To read more about the benefits that high-quality cultural interventions can bring to homelessness services, check out Get Creative: Arts for All – a Homeless Link project we were involved in.
Our wonderful Head of Wellbeing Miranda recently took on a mammoth trek around the Isle of Wight in support of the Booth Centre. In this blog, she tells us all about how it went and why she chose this particular challenge...
The Booth Centre and wellbeing
At the Booth Centre, I am involved with planning and providing activities that support wellbeing alongside physical and mental good health. Our wonderful team offer a wide range of opportunities for the people that come to the Booth Centre to improve their wellbeing – from creative art-based activities to gardening and bowls. We also have partners such as CGL (Change Grow Learn) who provide expert support to tackle mental ill-health as well as wellbeing and substance misuse support.
Wellbeing and the great outdoors
Working for an organisation that focuses on wellbeing and good mental health helps me to reflect and plan how to keep myself well. I love being outside and feel very lucky to live in Salford which is full of canals and parks and work at the Booth Centre with its lovely garden. After the travel restrictions of COVID-19 and not being to get out and about I was hoping to have a change of scenery this year – to experience a new landscape which I knew would benefit my own mental health. So, turning 50 this year I decided to sign up for an outdoors event – as this would motivate me to get fit with some regular training walks and explore my local area a bit more.
The Isle of Wight Challenge
I decided to do the Isle of Wight Action Challenge – as a coastal walk I felt this variety of landscape was what I was looking for, and at the beginning of May the wildflowers and birds would provide some welcome distraction from achy feet! The challenge is 106km in total so would include walking time through the night – as I haven’t done this before this felt exciting. As an organised walk, I also knew there would be advice and help – and importantly food and refreshments – throughout, and a marked out route which is much easier to follow.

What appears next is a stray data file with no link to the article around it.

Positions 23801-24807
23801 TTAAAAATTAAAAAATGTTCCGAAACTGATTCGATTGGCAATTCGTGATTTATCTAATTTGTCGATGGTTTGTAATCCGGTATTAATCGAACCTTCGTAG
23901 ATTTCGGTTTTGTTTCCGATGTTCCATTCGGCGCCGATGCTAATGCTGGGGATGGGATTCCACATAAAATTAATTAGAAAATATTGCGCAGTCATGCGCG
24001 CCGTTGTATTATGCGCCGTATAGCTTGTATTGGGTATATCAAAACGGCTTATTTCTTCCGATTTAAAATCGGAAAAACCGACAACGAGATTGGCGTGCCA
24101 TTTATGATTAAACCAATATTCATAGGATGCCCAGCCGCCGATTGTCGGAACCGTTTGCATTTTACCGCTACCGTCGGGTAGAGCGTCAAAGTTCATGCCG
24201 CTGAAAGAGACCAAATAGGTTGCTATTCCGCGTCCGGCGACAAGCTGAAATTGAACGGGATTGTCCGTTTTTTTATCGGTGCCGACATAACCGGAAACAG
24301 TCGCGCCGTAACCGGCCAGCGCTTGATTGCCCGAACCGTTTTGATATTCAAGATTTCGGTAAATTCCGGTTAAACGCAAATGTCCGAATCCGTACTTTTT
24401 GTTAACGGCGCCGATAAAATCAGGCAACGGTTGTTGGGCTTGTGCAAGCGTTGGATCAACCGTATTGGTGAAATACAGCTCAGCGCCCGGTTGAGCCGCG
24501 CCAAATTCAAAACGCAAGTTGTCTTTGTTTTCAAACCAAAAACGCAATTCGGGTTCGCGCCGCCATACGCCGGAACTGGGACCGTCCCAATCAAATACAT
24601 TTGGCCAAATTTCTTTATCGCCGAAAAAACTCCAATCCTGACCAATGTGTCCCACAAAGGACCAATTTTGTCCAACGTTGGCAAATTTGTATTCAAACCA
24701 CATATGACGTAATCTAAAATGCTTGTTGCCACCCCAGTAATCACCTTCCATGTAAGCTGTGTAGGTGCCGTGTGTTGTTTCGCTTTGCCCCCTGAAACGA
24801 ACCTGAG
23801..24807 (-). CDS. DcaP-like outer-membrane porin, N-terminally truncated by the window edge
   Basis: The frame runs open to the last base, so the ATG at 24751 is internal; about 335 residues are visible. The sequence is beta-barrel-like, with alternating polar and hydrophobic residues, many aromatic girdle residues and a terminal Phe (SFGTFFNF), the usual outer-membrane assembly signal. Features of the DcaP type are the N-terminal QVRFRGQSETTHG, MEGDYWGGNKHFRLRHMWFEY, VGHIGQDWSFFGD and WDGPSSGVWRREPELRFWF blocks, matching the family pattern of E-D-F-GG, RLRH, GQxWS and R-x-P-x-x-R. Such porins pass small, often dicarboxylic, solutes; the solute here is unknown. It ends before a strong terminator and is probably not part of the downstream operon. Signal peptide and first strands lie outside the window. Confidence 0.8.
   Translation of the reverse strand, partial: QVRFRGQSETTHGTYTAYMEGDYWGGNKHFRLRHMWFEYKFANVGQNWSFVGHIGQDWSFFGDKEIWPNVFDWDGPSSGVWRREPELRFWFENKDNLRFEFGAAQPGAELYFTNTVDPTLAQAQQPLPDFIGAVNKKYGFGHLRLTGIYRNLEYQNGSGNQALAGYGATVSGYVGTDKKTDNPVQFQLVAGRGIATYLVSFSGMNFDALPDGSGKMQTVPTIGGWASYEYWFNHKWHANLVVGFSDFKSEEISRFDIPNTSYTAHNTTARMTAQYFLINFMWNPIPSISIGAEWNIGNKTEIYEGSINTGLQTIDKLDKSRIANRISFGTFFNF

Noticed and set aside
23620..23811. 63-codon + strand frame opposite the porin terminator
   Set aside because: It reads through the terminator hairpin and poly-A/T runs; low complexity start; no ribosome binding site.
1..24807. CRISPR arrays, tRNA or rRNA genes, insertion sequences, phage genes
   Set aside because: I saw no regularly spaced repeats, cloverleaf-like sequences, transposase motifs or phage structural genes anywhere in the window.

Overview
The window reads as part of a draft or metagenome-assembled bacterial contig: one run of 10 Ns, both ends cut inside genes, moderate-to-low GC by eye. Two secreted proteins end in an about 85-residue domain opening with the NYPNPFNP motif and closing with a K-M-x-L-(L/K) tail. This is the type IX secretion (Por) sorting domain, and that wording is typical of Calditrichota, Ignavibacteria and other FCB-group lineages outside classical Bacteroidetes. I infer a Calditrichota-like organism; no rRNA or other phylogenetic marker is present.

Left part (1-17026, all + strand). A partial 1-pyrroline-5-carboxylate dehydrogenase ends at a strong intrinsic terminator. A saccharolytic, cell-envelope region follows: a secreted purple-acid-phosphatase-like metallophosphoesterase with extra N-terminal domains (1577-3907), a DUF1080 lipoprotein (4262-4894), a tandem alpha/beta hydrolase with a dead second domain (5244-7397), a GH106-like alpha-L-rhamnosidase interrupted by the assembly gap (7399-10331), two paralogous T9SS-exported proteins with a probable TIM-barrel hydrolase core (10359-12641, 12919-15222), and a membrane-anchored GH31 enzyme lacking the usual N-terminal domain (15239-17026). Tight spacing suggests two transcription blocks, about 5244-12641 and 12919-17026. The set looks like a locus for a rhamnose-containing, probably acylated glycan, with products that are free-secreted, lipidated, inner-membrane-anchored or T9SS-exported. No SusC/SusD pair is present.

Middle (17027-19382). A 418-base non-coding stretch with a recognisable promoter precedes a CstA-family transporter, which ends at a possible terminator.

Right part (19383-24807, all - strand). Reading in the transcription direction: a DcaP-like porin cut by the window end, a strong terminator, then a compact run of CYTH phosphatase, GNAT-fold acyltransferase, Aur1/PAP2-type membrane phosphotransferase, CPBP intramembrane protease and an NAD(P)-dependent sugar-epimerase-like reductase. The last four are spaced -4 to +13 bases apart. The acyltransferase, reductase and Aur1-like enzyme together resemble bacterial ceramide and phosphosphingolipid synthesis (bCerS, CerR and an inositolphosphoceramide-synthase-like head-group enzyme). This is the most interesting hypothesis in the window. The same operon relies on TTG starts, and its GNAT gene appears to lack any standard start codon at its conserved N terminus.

I decided to do the event as a fundraiser as part of my half-decade celebrations. There are lots of brilliant charities and causes to raise money for – for me the Booth Centre made sense. I am lucky enough to be able to see the impact that our services make for people living in Greater Manchester, from our exciting activities programme through to using our free café for a tasty meal there are many ways that the Booth Centre supports our community to improve their wellbeing and physical health. As a local charity, based in Manchester it also felt important to me to raise money that benefits people where I live and work.
The challenge and being part of a team
The Isle of Wight Ultra Challenge took place on April 30. We set off at 7am with a plan to complete the 106km loop of the island within the next 36 hours. An important factor for me in doing the challenge was completing the route with two friends. Helping create social connections and having friendly and supportive conversations is a big part of what we do at the Booth Centre. The importance of having a friendly face around, and collaboration is something that I love to have in my personal life too – the help of family and friends helps me maintain good mental health. I was thrilled to complete my challenge with my two friends, Fiona and Jo. Together on the day we combined looking at the scenery as we walked, chatting and walking in companionable silence. We supported each other when the going got tough. We worked as a team to get around – and the wider team was all the kind people who sponsored me and motivated me with friendly encouragement and support, whilst raising much-needed funding at the same time.
After walking (with some resting and lots of eating along the way!) for 28 hours we completed our 106 km. I am so delighted and feel very lucky to have visited such a beautiful place, as well as spending time with friends. So far I have raised over £1300 for the Booth Centre and it is a big boost to know that this will support the centre’s work in improving wellbeing, whilst I have improved my own by carrying out the event.
You can still sponsor me here or contact our amazing fundraising team for support to complete your own challenge – I definitely recommend it!
Open from Saturday 2nd April, Room To Breathe is a new dedicated space for mindfulness at Manchester Art Gallery (MAG).
It offers you room to rest, recover and breathe with just one or two art works. Room To Breathe explores how to improve our wellbeing using mindfulness. It is free to visit for all.
The Booth Centre has been working with community artists interference-art in our art sessions over the last few months. Interference-art have brought together participants’ artwork and words into four collaborative art prints and ‘The Breath Book’ - a mini book. Together they feature our favourite ways to make ‘room to breathe’ every day, outside of the art gallery.
The collaborative art prints will be on display for a few months in a new community space off the Room to Breathe gallery room. A limited run of free printed copies of ‘The Breath Book’ will be available for visitors to take away and be inspired by the Booth Centre community long after the display finishes. When the temporary display finishes, the art prints will come home to the Booth Centre.